The cost of sustaining this commitment is staggering. The Pentagon’s budget
itself represents more than half of all discretionary spending—everything the
government does, outside of entitlements like Social Security and Medicare, and
interest on the national debt. At $700 billion, it is about equal to that spent
by the rest of the world combined on the military. But the actual cost of our
military is strewn throughout the budget. Add in the cost of our veterans, the
arms aid in the State Department budget, Homeland Security, and more—and
actual spending climbs over $1 trillion a year

Our military has no rival, but we grow ever less secure. There are three
fundamental reasons for this.

As carpenters know, if you only carry a hammer, lots of things start looking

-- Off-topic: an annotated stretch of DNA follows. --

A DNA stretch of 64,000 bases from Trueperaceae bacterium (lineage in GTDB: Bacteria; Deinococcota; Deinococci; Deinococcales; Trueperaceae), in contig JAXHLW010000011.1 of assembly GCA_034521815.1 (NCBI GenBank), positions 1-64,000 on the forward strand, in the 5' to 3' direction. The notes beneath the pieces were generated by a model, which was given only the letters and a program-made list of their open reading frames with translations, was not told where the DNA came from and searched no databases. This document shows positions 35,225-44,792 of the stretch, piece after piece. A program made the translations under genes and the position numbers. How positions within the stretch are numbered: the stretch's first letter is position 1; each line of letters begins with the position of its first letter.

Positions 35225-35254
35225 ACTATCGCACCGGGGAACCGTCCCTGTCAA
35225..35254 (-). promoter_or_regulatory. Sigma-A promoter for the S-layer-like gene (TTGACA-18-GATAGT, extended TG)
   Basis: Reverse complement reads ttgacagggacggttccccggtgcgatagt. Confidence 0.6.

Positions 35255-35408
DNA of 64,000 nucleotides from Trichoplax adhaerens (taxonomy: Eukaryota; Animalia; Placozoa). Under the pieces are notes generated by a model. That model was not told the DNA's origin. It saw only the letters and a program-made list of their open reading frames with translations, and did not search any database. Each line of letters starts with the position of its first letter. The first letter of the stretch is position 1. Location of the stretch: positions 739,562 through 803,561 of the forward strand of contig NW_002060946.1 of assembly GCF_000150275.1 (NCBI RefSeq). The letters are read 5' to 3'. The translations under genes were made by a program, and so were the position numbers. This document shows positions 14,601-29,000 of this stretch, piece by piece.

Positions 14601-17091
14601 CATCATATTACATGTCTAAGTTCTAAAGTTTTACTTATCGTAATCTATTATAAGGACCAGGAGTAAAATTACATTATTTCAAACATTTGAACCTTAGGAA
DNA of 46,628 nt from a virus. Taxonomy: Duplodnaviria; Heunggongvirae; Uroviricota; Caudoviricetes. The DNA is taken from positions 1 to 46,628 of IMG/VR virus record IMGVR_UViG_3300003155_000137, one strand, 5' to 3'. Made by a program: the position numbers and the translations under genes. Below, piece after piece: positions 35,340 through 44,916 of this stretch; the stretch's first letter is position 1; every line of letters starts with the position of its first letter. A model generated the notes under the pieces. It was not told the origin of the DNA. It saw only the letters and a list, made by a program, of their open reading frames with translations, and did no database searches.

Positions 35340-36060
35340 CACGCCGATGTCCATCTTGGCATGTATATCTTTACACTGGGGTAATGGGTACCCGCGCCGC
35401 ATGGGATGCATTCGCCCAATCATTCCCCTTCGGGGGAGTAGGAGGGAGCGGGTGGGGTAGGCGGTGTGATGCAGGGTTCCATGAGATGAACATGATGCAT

like a nail. Maintain a global military constantly engaged across the world,
and it will find things to do. As one conservative Southern Senator once said,
“the greater ability we have to go places and do things, the more likely we are
to go there and do them.” Neo-conservatives dream of the military remaking the Middle East. Humanitarians demand that it act to stop
genocide or atrocities from Rwanda
to Darfur. Global corporations insist that it
challenge pirates and rogue states that are posing an increasing nuisance to

Thus, the fanatics that launched the airplanes against the World Trade
Towers are turned into
warriors; the very real threat they pose transformed into a Global War on